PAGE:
Icebergs - International Ice Patrol
Basic Project Information
The U.S. Coast Guard formally operates the International Ice Patrol (IIP) by promoting safe navigation of the Northwest Atlantic Ocean where the danger of iceberg collisions exist.
The IIP monitors iceberg danger near the Grand Banks of Newfoundland and provides the limits of all known ice to the maritime community.
The vision is to eliminate the risk of iceberg collision.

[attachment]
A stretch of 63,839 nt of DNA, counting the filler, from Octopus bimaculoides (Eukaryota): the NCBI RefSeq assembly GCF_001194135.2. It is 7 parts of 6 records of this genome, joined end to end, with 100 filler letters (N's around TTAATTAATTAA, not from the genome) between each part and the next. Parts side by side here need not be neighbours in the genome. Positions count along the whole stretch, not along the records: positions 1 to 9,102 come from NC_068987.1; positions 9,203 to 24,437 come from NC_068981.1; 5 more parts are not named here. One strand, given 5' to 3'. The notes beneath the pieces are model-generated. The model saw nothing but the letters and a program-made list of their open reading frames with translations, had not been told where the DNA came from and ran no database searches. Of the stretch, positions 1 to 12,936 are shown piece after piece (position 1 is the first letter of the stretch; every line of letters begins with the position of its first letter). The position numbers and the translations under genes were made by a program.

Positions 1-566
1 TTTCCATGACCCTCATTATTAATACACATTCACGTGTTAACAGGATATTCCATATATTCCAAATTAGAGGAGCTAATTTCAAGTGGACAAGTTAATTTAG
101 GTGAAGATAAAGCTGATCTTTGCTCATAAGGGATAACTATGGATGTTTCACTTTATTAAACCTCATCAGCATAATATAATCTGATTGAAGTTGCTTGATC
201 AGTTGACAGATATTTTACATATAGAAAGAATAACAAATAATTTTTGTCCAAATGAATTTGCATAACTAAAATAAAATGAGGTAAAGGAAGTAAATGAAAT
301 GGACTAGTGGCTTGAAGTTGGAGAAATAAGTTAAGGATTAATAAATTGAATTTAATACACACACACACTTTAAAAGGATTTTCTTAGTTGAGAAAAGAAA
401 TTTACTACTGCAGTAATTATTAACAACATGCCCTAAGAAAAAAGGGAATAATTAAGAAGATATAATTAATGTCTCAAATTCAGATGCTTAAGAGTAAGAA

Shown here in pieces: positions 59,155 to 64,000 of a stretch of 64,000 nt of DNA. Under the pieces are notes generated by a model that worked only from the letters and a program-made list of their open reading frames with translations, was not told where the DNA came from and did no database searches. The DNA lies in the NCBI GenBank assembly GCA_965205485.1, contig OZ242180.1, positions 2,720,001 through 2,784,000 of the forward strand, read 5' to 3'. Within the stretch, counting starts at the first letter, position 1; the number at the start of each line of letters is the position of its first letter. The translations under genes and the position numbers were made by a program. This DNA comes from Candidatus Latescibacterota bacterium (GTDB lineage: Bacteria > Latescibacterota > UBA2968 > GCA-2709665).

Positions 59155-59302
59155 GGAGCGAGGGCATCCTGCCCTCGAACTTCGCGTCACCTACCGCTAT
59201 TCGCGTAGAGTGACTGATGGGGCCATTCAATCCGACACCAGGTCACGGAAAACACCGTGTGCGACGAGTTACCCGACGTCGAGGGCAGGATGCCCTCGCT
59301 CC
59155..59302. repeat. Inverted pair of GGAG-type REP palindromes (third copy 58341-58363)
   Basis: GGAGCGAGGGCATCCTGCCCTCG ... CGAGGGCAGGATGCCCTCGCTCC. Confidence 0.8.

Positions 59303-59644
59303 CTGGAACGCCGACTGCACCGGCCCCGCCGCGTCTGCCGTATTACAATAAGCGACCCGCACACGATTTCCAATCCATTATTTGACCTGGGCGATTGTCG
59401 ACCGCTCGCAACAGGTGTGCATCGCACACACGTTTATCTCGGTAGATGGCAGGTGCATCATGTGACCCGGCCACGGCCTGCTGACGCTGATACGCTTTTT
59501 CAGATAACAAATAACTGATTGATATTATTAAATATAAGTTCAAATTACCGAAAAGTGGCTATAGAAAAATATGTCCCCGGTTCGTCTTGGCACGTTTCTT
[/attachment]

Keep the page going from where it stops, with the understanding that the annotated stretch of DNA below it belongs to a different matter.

The U.S. Coast Guard formally begins its seasonal ice observation and Ice Patrol service whenever icebergs threaten primary shipping routes between Europe and the U.S. and Canada. This usually occurs in the month of February and the threat usually extends through July, but the Ice Patrol is flexible and commences operations when iceberg conditions dictate. The activities of the International Ice Patrol are delineated by treaty and U.S. law to encompass only those ice regions of the North Atlantic Ocean through which the major trans-Atlantic tracks pass. Fixed wing Coast Guard aircraft conduct the primary reconnaissance work for the Ice Patrol. Ice reconnaissance flights are made on the average of five days every other week during the ice season. The usual patrol time for these long range multi-engine planes is between 5 to 7 hours, with each flight covering an expanse of water of 30,000 square miles or more. Information concerning ice conditions is collected primarily from air surveillance flights and ships operating in or passing through the ice area. Ships are requested to report the position and time of all ice sighted and make sea surface temperature and weather reports to the International Ice Patrol Operations Center in Groton, CT, every 6 hours when in the vicinity of the Grand Banks. All the iceberg data are fed into a computer model at the IIP Operations Center along with ocean current and wind data. Using this information, the model predicts the drift of the icebergs. Every 12 hours, the predicted iceberg locations are used to estimate the limit of all known ice. This limit, along with a few of the more critical predicted iceberg locations, is broadcast as an "Ice Bulletin" from radio stations around the U.S., Canada, Europe and over the World Wide Web.